Jim Martinez didn’t know it at the time, but a study abroad trip to Southern Brazil in high school would lead him to the University of Idaho.
“That really emerged me in another culture, a different way of life, and then I saw that UI had the best international studies program,” Martinez said.
He said during the nine-month period he spent in Brazil, he was expected to study in public schools. Yet upon arrival, he knew little Portuguese.
“I knew how to count to 15, and I knew how to say ‘where is the bathroom,’ and ‘can I have a cold beer please,’ but that was pretty much it,” Martinez said. “I took notes, I took a lot of notes.”
Martinez said the experience abroad not only helped him grow as an individual, but also solidified his love for travel and new cultures.
Martinez will graduate from UI with a Bachelor of Arts in international studies with minors in Spanish and comparative politics.
He will be just one of the many students expected to cross the stage at the Spring Commencement Ceremony May 17 in the Kibbie Dome, and will be among the 1,715 set to receive diplomas statewide.
Coming from a small town in Southern Idaho, Martinez, who identifies as bisexual, said he was bullied throughout high school. He said the harassment got so bad that at one point he contemplated suicide, but overcame the feelings with the help and support of his best friend and older sisters.
Martinez wrote to four newspapers in Idaho last February. In his letter, he talked about his experience as a bisexual teen in Idaho.
He said the letter was in response to a bill proposed by Rep. Lynn Luker that would have allowed business owners to refuse service to customers if they offended their religious beliefs.
“State’s were starting to legally sanction discrimination, so that is why I kind of felt compelled to tell my story,” Martinez said.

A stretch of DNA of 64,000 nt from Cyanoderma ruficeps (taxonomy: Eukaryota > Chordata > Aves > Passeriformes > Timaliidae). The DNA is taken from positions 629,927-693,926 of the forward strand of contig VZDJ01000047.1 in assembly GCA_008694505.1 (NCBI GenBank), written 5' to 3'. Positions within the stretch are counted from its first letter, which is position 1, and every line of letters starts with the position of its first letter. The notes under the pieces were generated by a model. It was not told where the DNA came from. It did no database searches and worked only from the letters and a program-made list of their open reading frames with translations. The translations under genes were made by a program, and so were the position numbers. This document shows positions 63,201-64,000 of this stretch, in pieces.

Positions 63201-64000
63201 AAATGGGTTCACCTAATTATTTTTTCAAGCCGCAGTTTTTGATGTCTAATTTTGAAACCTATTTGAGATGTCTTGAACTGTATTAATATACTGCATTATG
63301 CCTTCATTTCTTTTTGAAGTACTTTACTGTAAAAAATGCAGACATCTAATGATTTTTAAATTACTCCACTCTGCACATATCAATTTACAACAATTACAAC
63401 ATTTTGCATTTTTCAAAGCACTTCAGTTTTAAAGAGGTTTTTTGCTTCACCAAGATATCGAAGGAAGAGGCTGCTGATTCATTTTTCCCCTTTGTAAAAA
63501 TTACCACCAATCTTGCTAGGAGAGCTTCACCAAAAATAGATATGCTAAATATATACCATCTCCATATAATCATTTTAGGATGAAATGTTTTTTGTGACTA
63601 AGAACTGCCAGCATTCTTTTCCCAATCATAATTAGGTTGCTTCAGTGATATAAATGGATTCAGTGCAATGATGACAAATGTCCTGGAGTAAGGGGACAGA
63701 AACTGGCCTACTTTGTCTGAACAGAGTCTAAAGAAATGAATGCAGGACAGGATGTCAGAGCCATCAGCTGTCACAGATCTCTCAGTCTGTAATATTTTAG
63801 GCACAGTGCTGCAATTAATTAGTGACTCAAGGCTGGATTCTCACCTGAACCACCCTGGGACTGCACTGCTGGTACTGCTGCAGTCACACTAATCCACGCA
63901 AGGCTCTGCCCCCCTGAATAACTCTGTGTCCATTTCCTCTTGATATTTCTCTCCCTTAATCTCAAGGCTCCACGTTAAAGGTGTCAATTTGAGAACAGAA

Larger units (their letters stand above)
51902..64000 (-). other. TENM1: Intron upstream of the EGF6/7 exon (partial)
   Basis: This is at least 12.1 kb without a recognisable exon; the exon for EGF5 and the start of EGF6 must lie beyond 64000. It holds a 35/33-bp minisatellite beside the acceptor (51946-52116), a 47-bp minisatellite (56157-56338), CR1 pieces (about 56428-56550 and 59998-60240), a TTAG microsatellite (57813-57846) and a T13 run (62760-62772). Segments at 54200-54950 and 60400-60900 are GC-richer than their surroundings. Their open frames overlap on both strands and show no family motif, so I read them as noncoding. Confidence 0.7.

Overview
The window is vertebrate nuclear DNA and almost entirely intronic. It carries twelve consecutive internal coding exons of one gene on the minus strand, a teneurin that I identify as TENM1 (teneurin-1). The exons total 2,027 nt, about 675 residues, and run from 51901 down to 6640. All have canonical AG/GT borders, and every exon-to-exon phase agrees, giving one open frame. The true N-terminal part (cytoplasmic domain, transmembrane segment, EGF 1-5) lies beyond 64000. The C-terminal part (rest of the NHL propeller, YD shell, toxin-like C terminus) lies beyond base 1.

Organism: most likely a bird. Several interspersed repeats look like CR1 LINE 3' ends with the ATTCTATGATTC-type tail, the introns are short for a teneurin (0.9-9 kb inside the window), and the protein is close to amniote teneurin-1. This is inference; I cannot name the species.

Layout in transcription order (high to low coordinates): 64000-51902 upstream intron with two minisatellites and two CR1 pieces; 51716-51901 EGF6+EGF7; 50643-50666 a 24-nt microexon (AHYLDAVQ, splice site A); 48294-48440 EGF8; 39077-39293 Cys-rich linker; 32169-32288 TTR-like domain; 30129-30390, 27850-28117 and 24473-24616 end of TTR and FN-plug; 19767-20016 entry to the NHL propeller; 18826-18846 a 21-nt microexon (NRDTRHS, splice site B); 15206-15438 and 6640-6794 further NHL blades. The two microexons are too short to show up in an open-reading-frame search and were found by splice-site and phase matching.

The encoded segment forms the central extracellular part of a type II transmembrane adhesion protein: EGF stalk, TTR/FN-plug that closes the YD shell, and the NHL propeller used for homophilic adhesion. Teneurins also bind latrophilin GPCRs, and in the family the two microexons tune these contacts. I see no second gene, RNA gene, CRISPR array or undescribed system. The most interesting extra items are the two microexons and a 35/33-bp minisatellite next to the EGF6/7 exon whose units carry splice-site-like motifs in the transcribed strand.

He said he decided to come out after joining the Alpha Kappa Lambda Fraternity.
“Since coming out, it has been a weight off my shoulders, because I don’t have to hide,” Martinez said.
Martinez said it has been difficult dealing with incorrect stereotypes associated with bisexuality.
“They just assume that because someone says that they are bi they are actually a different thing,” Martinez said.
Martinez has been involved in student organizations, since his first year at UI when his fraternity brothers suggested he apply for the Student Alumni Relations Board.
Martinez said he enjoyed working at SArb so much he decided to get involved in the Homecoming Committee and began volunteering at ASUI. He said these organizations not only introduced him to a new social circle on campus, but allowed him to share his love for UI.
“All of them were just so much fun, so then I just wanted to be more involved,” Martinez said. “It was just a common bond that we had sharing a passion for the university.”
Martinez went on to serve as SArb president his sophomore and junior years, and was chair of the 2013 Homecoming Committee. Martinez also served as chief of staff for former ASUI President Hannah Davis during the 2012-2013 academic year.
He said he has always had a passion for leading organizations, and planning programs for his community.
“Being involved is my hobby, and being involved is also what I do for fun,” Martinez said. “I guess it’s my niche, and where I find people that are like minded.”
Katie Dahlinger, assistant director of Student Involvement, said she has seen Martinez grow as an individual, and develop a great passion for the student organizations on campus.
Dahlinger said Martinez has had a large impact on student organizations at UI, from reorganizing the Legislative Breakfast program to developing last year’s Homecoming theme, “Vandal Pride Planet Wide.”
She said Martinez cares for the organizations he is a part of, and puts a lot of effort toward success.
“When he sets his mind to something, he really wants it to be special,” Dahlinger said.
She said it is bittersweet saying goodbye to Martinez and so many other graduating seniors who have been so involved throughout their years at UI, but is excited to see their success after college.
Martinez said being involved in student organizations taught him to be more objective in his decision making, and allowed him to improve his leadership skills.
Martinez said juggling so many responsibilities left him mentally and physically drained at times.
“A lot of all-nighters, a lot of coffee,” Martinez said. “I would say, ‘I don’t know why I’m so damn hungry, my plate is already full.'”
As for his future plans, Martinez will spend 10 weeks studying abroad this summer in the Dominican Republic working with humanitarian organizations. He said he hopes to work with organizations dealing with at-risk youth, and is looking forward to the experience.
He said he wants to be a diplomat for the state department in his future, and plans to take the Foreign Service Officer test next February.
Ryan Tarinelli can be reached at email@example.com